A lot of my favorite records of the last few years have been dancehall influenced, and Spotify’s bottomless supply of riddim records and HOT SUMMER BASHMENT comps made it easier than ever to follow the trends. The tracks that bubbled to the top each rested on little vocal stunts that integrated the sexual hijinks with the riddim in a unique way:
Rx, as best as I can tell, is an American producer, and his tradeoff with Plastic Little puts U.S.-style flow under a shower of Jamaican snares, synths and refrains. As they survey their booty options, the whole thing has a sinking delirium. At least one of ‘em is gonna pass out on the white leather sofa before they can seal the deal.
Longtimer Lady Saw uses an ‘80s sounding raga and an almost Motown turnaround to describe a love triangle where she’s just fine sharing her man, ‘cause it helps the cash keep flowing. Her vocal is angry yet satisfied, as she jolts between describing the clothes she can now buy and the distance she has to keep.
Cham teams up with his wife for a track that reverses the usual guy and gal duet dynamic – his voice is strained with emotion, she’s a robot. Cham’s voice cracks and pleads while Ophelia makes it mechanically clear he doesn’t need to try so hard to win her over. She shoots lasers, and he loves it.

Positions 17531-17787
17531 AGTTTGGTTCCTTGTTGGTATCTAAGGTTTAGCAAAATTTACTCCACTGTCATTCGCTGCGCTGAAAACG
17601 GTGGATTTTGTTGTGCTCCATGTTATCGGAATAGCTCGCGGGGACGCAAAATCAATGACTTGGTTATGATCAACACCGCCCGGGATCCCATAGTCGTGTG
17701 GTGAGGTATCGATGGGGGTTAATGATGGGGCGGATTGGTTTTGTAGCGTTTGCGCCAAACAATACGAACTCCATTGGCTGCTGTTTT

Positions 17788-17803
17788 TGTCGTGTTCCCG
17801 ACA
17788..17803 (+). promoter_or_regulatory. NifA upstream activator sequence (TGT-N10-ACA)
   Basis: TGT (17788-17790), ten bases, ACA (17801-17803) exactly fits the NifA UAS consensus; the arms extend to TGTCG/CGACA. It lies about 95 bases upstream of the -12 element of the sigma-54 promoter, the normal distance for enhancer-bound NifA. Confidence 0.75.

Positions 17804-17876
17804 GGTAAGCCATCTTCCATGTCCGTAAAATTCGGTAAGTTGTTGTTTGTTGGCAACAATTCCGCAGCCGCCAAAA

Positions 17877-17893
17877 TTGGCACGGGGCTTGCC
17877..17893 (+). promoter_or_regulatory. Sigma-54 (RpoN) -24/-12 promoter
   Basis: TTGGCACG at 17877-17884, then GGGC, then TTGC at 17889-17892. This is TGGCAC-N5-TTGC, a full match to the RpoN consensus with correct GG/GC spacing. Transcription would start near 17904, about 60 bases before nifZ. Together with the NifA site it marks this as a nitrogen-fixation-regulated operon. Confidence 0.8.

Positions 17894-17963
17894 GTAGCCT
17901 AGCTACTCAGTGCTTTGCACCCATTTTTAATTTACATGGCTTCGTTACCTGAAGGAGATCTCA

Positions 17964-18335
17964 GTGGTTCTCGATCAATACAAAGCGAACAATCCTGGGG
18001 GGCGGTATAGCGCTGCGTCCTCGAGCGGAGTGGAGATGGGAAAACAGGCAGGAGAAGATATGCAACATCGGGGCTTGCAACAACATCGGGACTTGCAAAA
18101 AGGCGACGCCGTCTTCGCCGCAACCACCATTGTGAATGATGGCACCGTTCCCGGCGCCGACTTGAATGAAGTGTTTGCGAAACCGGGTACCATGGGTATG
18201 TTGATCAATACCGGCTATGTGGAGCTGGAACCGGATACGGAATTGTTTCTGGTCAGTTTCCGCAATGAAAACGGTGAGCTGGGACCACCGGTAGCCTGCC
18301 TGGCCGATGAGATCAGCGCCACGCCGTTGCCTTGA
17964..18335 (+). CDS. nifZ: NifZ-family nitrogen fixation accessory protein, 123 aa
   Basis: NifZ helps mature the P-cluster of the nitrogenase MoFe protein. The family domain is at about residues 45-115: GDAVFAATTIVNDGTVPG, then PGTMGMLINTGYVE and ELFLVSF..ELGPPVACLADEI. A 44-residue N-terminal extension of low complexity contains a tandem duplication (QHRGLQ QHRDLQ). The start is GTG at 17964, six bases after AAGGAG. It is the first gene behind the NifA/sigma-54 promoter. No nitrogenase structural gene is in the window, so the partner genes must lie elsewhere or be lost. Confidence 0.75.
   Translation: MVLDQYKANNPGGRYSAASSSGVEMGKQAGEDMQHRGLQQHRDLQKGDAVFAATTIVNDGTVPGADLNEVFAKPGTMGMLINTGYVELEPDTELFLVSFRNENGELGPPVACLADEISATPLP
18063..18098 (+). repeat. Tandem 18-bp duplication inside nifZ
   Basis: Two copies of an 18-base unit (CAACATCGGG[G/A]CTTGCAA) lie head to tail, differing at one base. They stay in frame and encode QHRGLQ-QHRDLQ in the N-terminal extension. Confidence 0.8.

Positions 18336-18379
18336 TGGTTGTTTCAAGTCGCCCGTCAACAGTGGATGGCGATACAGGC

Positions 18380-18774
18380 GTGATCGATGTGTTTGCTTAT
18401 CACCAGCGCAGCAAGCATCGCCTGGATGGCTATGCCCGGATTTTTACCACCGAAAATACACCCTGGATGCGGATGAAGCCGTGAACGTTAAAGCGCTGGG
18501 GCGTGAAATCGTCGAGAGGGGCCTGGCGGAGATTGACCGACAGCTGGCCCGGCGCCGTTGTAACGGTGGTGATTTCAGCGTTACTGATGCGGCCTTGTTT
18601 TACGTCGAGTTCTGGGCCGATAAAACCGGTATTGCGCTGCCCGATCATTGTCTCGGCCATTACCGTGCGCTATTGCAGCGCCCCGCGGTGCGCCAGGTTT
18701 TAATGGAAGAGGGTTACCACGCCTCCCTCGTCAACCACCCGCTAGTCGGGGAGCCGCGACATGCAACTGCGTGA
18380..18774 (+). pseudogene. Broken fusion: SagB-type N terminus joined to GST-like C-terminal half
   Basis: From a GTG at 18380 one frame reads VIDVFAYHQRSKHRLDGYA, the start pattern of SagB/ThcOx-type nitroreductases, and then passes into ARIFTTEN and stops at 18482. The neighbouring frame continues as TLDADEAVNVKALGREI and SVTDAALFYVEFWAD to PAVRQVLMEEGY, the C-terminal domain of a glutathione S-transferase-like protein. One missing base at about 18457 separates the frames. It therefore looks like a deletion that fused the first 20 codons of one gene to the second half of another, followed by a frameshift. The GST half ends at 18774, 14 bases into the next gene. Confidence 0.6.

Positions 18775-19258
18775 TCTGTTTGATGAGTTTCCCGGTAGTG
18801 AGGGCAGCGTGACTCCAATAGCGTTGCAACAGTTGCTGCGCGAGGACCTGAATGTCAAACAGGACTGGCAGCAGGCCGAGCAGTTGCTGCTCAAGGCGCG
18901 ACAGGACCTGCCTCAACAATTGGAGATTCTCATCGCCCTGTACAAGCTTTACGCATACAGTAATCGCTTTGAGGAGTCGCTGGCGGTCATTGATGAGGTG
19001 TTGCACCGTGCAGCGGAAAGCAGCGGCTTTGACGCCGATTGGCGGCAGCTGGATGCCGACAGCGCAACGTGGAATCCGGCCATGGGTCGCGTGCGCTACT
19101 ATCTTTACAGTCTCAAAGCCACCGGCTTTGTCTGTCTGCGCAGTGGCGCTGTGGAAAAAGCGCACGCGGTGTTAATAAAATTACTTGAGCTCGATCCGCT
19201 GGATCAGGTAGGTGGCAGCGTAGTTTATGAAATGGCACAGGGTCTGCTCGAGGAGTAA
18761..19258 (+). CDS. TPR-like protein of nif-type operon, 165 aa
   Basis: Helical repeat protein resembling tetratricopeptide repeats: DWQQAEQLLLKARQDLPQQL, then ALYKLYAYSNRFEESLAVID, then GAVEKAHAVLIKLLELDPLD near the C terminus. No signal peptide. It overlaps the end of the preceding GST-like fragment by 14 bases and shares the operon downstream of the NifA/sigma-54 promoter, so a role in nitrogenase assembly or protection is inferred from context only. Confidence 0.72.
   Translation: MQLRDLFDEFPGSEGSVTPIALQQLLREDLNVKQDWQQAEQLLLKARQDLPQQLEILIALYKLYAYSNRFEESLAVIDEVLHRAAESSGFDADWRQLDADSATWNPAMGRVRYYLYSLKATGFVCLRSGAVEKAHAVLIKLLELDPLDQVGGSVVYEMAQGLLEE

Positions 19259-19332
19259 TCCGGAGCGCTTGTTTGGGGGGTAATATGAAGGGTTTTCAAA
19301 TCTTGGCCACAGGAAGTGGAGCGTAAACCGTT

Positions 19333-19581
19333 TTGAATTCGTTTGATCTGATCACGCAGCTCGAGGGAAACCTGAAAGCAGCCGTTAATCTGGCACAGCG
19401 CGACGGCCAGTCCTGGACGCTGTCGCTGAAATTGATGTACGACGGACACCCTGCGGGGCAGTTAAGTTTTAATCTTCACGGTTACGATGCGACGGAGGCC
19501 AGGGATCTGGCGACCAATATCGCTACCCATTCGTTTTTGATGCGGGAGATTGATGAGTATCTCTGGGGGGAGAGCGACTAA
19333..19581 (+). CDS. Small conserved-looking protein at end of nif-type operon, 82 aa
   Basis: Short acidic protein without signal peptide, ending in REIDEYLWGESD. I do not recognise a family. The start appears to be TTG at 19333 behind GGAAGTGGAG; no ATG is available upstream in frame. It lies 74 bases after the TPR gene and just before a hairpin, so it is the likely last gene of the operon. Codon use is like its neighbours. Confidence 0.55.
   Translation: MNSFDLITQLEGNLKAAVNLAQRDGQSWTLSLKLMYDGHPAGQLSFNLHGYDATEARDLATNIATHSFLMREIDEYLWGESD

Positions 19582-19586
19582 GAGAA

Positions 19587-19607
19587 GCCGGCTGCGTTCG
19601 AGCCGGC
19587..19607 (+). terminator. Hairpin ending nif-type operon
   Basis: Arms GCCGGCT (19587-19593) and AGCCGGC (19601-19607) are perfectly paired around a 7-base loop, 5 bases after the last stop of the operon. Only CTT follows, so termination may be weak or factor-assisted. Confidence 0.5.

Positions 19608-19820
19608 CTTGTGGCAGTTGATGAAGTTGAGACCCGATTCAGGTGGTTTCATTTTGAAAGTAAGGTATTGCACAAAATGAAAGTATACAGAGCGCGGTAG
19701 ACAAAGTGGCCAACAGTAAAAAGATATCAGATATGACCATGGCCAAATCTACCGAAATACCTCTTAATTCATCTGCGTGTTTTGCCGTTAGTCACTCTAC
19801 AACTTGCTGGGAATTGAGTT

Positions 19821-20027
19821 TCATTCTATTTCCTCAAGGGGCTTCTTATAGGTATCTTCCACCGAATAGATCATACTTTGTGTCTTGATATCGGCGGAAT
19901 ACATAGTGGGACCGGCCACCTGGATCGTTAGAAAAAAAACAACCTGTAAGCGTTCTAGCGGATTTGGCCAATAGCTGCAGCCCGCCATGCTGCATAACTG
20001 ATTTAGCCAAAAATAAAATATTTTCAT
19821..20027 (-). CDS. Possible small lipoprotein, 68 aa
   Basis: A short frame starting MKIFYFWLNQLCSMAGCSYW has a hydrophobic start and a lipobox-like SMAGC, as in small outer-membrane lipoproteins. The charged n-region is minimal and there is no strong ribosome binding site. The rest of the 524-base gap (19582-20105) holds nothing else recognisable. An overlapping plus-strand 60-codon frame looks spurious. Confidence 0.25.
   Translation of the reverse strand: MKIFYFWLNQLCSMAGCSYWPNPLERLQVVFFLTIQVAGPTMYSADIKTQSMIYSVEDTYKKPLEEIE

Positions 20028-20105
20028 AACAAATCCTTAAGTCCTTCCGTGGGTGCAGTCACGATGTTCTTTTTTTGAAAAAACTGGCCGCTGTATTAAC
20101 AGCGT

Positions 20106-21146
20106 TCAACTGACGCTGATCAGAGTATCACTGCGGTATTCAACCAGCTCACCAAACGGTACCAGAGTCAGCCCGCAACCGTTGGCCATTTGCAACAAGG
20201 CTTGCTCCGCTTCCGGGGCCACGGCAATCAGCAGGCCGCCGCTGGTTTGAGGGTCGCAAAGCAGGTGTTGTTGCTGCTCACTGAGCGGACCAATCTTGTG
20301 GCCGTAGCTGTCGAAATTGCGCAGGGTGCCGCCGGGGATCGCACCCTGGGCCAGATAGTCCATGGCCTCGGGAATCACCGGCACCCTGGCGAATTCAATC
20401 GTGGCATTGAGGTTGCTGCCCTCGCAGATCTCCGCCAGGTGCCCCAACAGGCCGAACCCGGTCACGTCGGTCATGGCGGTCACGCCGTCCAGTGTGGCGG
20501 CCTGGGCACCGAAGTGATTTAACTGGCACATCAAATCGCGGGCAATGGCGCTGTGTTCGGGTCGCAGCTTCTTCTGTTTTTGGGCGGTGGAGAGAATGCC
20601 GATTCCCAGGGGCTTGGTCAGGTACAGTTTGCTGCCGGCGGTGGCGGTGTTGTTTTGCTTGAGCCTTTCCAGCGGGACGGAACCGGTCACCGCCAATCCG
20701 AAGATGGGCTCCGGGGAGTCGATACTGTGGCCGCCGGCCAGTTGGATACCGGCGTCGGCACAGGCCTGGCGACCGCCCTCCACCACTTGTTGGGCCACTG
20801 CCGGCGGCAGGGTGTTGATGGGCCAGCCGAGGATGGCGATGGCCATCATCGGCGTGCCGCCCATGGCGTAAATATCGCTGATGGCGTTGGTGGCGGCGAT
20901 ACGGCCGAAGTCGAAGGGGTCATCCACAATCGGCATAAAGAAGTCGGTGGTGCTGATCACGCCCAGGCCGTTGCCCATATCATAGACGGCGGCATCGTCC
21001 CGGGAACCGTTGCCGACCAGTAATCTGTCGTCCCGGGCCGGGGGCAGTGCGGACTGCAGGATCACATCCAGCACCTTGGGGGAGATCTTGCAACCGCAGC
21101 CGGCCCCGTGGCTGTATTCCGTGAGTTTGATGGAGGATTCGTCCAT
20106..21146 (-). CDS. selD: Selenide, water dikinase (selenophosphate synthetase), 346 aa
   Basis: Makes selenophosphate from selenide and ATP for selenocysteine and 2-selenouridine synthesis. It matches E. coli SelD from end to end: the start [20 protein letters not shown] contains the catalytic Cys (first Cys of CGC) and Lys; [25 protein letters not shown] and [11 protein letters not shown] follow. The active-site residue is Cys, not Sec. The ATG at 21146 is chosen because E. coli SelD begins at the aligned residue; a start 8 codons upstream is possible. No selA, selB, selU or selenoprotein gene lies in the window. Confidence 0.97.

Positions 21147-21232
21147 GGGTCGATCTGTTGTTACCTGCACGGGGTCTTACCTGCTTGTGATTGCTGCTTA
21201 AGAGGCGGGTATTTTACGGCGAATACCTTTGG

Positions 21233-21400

• Chrome Cranks - "Rubber Rat"
Two of the trashiest rockers of the ‘90s reemerge, and remind me what’s still missing as we started to reassess the decade. There’s a skeletal swing that underpinned these bands. Hearing them apply it to new material make it sounds fresh in its own corpselike way, and a lot more wiggly and weird than what’s happening with the young’uns of garage rock. On their albums finest moments, the the Cranks pelt us with halloween toys, and the Drunks get Krupa to jam with Brian Jones
• Nina Kraviz ft. King Aus - "Aus"
The Russian producer mostly plumbed disco sensuality on her album, but the highlight was a house number featuring Aus giving a “get lost in the music” monologue.
• Blawan - "Why They Hide Their Bodies Under My Garage"
The techniques Blawan used on this EP were the same as his monster Brandy sample on last year’s "Getting Me Down." This time, the results actually sounded like monsters.
• Death Grips - "I’ve Seen Footage"
Man, I cannot decide if these guys are headed toward Bad Brains incoherence or Limp Bizkit uselessness, but when they’re on top of their game, there’s hints of insight that keep me rooting for them.
By Ben Donnelly